The cellular form of prion protein (PrPC) is a ubiquitous component of both the central and peripheral nervous systems from early stages of development to adulthood. Its misfolded isoform PrPSc is the pathological agent of prion diseases, a group of fatal neurodegenerative diseases. PrPC has been suggested to play different roles in neuroprotection, synaptic activities, neuritogenesis and metal homeostasis. Particularly, we were interested in its neurotrophic function and molecular mechanism involved the prion protein (PrP) with the process. By combining genomic approaches, cellular assays and focal stimulation technique, we explored PrP could act as a guidance cue, attracting the growth cone (GC) protrusion forward and eventually neurite outgrowth. In the study, we made different forms of the recombinant prion proteins (recPrP) from mouse without GPI anchoring residues mimicking secreted forms of PrPC. Our data suggest that full-length and wild-type recPrP(23-231) protein, not its truncated forms at N or C-terminal (23-90, 23-120, 89-231), could attract GC turning toward the protein source and enhance neurite growth in a dosedependent manner. recPrP may act through homophilic interaction with the GPI-anchor PrPC and form trans-signaling complex with neural cell adhesion molecule (NCAM) on the target cells to induce multiple intracellular signaling cascades known for cell growth including the Src-family kinase Fyn, extracellular regulated kinases MEK-ERK and phosphatidylinositol 3-kinase (PI3K). In addition, we discovered the functional sites for PrP function as a signaling molecule in neuritogenesis lying directly on N-terminal copper binding sites by mutating these residues to partially or completely prevent copper binding. In detail, minimal change in the copper binding site could lead to changes in the protein structure preventing PrP from functioning correctly and disrupting all the copper-binding sites at the N-terminus could turn the protein to be toxic to neurons. Especially, copper coordination at non-octarepeat (non-OR) region was shown to be essential for PrP to activate the proper growth signaling. GSS-linked mutation P102L (P101L in mouse numbering) that impacts indirectly to non-OR copper coordination could also abolish the function of PrP on neuritogenesis. Altogether, our findings indicate the crucial role of copper binding sites in maintaining functional structure for PrP interaction in neuritogenesis and suggest a potential link between loss-of-function of the protein and prion disease initiation.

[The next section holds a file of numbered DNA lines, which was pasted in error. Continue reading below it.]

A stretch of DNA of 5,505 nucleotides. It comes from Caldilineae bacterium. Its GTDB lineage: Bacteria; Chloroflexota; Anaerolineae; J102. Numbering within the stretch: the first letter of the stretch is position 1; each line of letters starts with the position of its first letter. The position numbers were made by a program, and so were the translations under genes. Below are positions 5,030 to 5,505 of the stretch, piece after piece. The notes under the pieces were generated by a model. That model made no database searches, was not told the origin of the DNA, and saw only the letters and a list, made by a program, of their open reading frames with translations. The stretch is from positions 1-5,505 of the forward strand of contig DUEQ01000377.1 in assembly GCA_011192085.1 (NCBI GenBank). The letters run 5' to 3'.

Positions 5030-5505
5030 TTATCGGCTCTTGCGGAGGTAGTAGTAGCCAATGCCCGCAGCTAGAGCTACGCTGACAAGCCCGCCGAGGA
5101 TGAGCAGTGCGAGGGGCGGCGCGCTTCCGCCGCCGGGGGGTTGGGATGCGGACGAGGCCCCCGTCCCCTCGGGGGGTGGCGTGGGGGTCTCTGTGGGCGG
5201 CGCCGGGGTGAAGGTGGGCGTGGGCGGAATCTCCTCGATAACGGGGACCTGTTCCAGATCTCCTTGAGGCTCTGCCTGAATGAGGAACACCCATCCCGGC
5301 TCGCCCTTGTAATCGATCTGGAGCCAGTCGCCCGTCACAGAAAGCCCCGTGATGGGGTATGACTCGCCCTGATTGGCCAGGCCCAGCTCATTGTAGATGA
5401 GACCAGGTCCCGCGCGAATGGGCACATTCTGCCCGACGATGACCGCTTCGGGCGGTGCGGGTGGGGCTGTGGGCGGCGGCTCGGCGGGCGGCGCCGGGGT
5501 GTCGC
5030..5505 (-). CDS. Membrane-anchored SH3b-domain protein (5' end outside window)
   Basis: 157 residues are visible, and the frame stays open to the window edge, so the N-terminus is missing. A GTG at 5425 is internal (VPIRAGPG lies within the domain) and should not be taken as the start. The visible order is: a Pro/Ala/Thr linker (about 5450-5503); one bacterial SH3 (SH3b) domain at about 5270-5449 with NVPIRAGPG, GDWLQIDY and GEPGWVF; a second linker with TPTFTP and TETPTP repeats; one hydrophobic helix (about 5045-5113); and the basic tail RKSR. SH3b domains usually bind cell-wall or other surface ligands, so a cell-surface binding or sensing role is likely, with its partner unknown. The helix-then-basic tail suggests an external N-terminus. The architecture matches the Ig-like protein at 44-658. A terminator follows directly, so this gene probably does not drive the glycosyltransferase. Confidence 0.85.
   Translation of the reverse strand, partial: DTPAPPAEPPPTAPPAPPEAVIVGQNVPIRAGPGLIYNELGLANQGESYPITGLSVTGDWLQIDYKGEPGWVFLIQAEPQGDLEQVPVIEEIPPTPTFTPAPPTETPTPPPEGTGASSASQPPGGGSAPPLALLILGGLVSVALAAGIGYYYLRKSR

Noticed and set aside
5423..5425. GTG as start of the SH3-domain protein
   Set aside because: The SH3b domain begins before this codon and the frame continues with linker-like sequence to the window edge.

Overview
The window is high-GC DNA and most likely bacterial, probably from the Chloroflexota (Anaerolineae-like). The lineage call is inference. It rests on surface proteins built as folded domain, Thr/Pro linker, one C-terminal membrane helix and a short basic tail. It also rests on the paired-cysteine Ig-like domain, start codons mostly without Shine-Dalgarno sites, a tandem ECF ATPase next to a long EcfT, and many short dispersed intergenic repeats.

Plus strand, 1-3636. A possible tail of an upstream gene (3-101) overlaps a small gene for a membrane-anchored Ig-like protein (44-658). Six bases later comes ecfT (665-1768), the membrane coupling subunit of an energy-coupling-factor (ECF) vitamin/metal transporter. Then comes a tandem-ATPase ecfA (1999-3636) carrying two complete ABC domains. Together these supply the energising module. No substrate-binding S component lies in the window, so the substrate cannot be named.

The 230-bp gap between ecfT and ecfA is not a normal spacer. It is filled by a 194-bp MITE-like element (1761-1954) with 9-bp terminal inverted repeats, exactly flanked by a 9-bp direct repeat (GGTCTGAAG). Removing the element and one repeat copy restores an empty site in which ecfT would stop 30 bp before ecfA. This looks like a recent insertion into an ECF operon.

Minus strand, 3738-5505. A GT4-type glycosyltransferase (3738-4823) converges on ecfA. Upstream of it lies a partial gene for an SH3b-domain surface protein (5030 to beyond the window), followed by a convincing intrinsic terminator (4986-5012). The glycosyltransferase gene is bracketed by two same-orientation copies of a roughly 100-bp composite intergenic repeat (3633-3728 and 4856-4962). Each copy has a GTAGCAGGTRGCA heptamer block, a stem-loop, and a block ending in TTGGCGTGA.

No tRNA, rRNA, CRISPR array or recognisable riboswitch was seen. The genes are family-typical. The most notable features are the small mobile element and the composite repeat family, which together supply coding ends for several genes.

Molecular mechanism of neuritogenesis driven by prion protein / Nguyen, Thi Anh Xuan. - (2018 Oct 26).

Molecular mechanism of neuritogenesis driven by prion protein

Nguyen, Thi Anh Xuan
2018-10-26

Abstract

The cellular form of prion protein (PrPC) is a ubiquitous component of both the central and peripheral nervous systems from early stages of development to adulthood. Its misfolded isoform PrPSc is the pathological agent of prion diseases, a group of fatal neurodegenerative diseases. PrPC has been suggested to play different roles in neuroprotection, synaptic activities, neuritogenesis and metal homeostasis. Particularly, we were interested in its neurotrophic function and molecular mechanism involved the prion protein (PrP) with the process. By combining genomic approaches, cellular assays and focal stimulation technique, we explored PrP could act as a guidance cue, attracting the growth cone (GC) protrusion forward and eventually neurite outgrowth. In the study, we made different forms of the recombinant prion proteins (recPrP) from mouse without GPI anchoring residues mimicking secreted forms of PrPC. Our data suggest that full-length and wild-type recPrP(23-231) protein, not its truncated forms at N or C-terminal (23-90, 23-120, 89-231), could attract GC turning toward the protein source and enhance neurite growth in a dosedependent manner. recPrP may act through homophilic interaction with the GPI-anchor PrPC and form trans-signaling complex with neural cell adhesion molecule (NCAM) on the target cells to induce multiple intracellular signaling cascades known for cell growth including the Src-family kinase Fyn, extracellular regulated kinases MEK-ERK and phosphatidylinositol 3-kinase (PI3K). In addition, we discovered the functional sites for PrP function as a signaling molecule in neuritogenesis lying directly on N-terminal copper binding sites by mutating these residues to partially or completely prevent copper binding. In detail, minimal change in the copper binding site could lead to changes in the protein structure preventing PrP from functioning correctly and disrupting all the copper-binding sites at the N-terminus could turn the protein to be toxic to neurons. Especially, copper coordination at non-octarepeat (non-OR) region was shown to be essential for PrP to activate the proper growth signaling. GSS-linked mutation P102L (P101L in mouse numbering) that impacts indirectly to non-OR copper coordination could also abolish the function of PrP on neuritogenesis. Altogether, our findings indicate the crucial role of copper binding sites in maintaining functional structure for PrP interaction in neuritogenesis and suggest a potential link between loss-of-function of the protein and prion disease initiation.
Legname, Giuseppe
Cojoc, Dan
Nguyen, Thi Anh Xuan
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Utilizza questo identificativo per citare o creare un link a questo documento: http://hdl.handle.net/20.500.11767/84086
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